Sizzling summer not hot proof of global warming, scientists say
July 28, 1999
Web posted at: 8:47 p.m. EDT (0047 GMT)
(CNN) -- In the United States, sizzling temperatures are blamed for dozens of deaths; Russians suffer from the longest heat wave on record; Beijing sees its highest recorded temperature in a half-century.
The anecdotal evidence is hot enough to suggest that a larger phenomenon -- global warming -- might be to blame for the miseries of the summer of 1999. But scientists say that is a conclusion they are not prepared to make.
"A heat wave is a heat wave. We've always had them in the summer months, and they don't necessarily tell us anything about climate change," says Jim St. John, a meteorological scientist with the Georgia Institute of Technology in Atlanta.
Indeed, while there is a consensus among most scientists that human activity, such as burning fossil fuels, is having an effect on our climate, none of them is willing to say that the current heat wave, or any other, can serve as evidence of global warming.
Rather, they say temperature changes need to be traced over dozens or even hundreds of years to document trends.
"Chief evidence for global warming has been the running of long-range climate models and studying the history of temperatures over the last 100 years," St. John says. "It appears temperatures have increased about a half (degree) to a degree (Celsius) over the past 100 years."
Despite 1999's summer sizzle, the year has actually been somewhat cooler than previous years. If current trends hold, 1999 will be the first year since the early 1990s that a new record for global average temperatures will not be set.
However, 1999 is still likely to be the 23rd year in a row that global temperatures are above the long-term average.
The burning of fossil fuels may be a cause of global warming, scientists say
Supporters of the theory of global warming say that a huge increase in the amount of carbon dioxide and other gases, produced by burning fossil fuels, acts like a blanket, trapping heat close to the Earth's surface and raising temperatures.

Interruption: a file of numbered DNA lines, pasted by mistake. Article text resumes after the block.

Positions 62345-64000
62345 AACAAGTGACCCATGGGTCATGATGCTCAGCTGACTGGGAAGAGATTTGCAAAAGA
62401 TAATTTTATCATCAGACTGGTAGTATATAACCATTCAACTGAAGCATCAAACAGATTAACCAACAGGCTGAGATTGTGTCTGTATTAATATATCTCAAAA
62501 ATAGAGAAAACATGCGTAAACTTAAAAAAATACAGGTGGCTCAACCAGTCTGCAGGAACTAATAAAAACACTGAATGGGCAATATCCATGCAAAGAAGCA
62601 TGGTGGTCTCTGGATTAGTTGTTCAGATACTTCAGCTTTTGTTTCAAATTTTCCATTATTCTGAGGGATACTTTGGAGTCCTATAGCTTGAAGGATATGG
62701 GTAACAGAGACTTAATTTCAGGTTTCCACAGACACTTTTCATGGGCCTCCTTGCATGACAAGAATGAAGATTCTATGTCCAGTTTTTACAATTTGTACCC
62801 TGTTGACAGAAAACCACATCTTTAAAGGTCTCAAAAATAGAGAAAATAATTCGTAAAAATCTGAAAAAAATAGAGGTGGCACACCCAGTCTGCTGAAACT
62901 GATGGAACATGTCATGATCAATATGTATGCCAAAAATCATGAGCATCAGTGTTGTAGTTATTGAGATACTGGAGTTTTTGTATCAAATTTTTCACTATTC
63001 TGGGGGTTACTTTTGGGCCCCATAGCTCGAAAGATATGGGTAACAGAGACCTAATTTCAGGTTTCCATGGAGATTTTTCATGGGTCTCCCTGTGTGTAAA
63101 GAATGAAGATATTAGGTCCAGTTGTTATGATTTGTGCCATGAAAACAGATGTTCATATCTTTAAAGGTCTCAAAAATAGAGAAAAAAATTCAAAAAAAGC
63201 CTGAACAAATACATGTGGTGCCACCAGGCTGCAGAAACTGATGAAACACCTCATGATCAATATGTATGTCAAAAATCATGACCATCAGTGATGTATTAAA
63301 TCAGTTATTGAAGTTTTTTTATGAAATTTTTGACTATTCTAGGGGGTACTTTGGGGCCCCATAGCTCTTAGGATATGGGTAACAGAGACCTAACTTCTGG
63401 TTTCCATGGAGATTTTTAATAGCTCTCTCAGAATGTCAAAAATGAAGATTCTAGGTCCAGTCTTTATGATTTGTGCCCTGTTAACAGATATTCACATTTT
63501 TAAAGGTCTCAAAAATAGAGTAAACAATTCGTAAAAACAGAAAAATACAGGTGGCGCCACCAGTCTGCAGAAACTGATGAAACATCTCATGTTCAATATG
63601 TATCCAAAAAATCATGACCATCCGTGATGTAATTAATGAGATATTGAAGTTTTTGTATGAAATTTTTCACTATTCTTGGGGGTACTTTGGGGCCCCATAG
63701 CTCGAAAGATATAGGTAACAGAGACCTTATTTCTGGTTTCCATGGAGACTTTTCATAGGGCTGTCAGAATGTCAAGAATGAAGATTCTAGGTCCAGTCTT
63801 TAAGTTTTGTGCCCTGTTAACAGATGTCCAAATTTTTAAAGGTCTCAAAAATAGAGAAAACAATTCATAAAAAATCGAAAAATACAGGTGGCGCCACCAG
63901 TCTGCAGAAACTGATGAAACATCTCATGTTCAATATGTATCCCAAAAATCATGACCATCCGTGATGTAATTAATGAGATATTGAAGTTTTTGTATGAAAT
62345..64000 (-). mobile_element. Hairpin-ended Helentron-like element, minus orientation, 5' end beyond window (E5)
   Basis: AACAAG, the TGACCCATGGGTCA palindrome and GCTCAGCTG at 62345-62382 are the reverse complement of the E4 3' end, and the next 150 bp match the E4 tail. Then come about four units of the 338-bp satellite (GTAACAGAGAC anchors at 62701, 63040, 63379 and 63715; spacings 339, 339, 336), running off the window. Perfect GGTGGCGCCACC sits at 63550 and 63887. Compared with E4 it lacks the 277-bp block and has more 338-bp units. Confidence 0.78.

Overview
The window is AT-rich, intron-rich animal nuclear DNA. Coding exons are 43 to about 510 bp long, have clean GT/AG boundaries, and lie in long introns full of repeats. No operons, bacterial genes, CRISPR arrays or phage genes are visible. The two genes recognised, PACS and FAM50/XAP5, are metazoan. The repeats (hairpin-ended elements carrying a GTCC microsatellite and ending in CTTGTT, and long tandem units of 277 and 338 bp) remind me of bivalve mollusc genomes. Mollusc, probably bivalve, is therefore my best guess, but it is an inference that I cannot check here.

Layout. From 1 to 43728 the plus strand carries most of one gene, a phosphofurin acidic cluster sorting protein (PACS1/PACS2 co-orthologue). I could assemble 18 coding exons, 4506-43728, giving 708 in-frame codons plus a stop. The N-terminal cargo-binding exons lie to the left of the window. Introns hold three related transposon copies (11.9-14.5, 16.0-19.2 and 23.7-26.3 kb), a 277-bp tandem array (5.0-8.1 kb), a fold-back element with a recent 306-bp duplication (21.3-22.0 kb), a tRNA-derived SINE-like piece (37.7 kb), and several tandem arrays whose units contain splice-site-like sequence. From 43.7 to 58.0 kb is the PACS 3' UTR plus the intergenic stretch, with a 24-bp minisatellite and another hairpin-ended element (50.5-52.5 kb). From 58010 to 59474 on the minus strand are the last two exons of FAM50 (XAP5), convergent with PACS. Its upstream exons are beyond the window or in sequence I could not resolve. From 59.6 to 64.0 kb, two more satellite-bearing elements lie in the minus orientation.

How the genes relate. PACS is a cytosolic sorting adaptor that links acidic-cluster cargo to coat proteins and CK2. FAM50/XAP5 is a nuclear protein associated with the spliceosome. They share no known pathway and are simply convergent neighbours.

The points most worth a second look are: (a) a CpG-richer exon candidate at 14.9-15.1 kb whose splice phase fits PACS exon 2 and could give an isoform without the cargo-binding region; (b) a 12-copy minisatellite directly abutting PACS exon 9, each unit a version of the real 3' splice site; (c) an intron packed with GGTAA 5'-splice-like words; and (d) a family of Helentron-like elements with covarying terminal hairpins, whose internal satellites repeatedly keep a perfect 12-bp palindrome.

The most authoritative report on global warming was issued in 1995 by the Intergovernmental Panel on Climate Change (IPCC), which drew on the work of 2,500 scientists.
The IPCC report concluded that global surface temperatures would rise by 1.4 to 6.3 degrees Fahrenheit (0.8 to 3.5 degrees Celsius) by the end of the next century. Melting polar ice and thermal expansion of ocean waters would cause the sea level to rise between 5 to 37 inches (13 to 94 centimeters) by 2100.
These changes could cause strong and more frequent storms and droughts, spur changes in agriculture, imperil many plant and animal species and inundate many coastal communities, the report concluded.
However, Tim Wigley, a U.S. government scientist who was a lead author of the report, said in June that IPCC's estimates might be low. He predicted temperatures will actually be a degree higher than the IPCC's calculations and that the rise in sea level will be two inches more.
However, other scientists dissent from the global warming hypothesis. They point out that the Earth has been slowly heating up since the days of Christopher Columbus -- long before cars or factories could have had any impact on climate.
An international treaty adopted in 1997 in Kyoto, Japan, called for the world's industrialized nations to set a timetable for reducing so-called "greenhouse" gases. But the United States, the world's current leader in greenhouse gas emissions, has not ratified the treaty, and many observers doubt it will be effective without American support.
Correspondent Natalie Pawelski and Producer Peter Dykstra contributed to this report.
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Intergovernmental Panel on Climate Change
United Nations framework convention on climate change, UNFCCC
USIA, The United States Information Agency Homepage
Environment Issues and Resources
Georgia Tech's School of Earth & Atmospheric Sciences
Jim St. John
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